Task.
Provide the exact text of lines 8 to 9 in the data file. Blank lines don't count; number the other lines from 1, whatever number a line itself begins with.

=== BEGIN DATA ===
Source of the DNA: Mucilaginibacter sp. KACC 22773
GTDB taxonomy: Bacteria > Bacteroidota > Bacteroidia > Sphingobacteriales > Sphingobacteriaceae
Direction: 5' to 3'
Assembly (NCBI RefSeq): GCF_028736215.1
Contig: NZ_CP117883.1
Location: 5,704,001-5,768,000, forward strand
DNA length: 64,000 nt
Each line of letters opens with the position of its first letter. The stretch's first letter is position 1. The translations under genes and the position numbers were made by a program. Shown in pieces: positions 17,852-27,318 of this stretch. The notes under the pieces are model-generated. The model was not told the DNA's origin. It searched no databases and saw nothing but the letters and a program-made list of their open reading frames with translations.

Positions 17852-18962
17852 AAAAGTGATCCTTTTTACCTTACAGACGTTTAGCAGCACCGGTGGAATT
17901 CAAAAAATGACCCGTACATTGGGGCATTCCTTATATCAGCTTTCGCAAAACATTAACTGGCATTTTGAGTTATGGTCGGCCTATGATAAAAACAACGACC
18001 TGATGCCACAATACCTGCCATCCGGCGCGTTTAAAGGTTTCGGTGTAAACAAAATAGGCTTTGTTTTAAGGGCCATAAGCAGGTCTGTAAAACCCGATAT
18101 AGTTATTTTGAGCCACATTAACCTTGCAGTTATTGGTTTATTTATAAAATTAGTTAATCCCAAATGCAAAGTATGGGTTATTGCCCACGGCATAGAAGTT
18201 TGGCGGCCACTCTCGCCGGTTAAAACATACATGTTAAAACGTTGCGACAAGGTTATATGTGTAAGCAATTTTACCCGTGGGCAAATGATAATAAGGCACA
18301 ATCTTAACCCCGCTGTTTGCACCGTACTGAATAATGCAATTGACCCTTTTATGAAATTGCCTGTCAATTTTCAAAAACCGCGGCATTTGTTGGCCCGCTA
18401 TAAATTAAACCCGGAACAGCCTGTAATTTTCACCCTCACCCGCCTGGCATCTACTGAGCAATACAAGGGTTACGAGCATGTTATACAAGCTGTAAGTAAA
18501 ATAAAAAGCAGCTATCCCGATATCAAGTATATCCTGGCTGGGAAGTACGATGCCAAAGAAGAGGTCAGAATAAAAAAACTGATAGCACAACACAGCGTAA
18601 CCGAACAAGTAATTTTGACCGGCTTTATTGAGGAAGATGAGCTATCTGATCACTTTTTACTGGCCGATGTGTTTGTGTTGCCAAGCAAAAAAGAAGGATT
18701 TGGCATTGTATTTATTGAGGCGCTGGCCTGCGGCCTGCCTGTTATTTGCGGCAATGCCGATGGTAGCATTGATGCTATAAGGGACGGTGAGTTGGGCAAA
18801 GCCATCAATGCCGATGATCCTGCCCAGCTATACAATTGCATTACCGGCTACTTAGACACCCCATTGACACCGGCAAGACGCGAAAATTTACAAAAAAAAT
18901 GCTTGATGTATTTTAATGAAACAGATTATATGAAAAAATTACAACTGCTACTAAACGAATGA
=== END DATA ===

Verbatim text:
Each line of letters opens with the position of its first letter. The stretch's first letter is position 1. The translations under genes and the position numbers were made by a program. Shown in pieces: positions 17,852-27,318 of this stretch. The notes under the pieces are model-generated. The model was not told the DNA's origin. It searched no databases and saw nothing but the letters and a program-made list of their open reading frames with translations.

Positions 17852-18962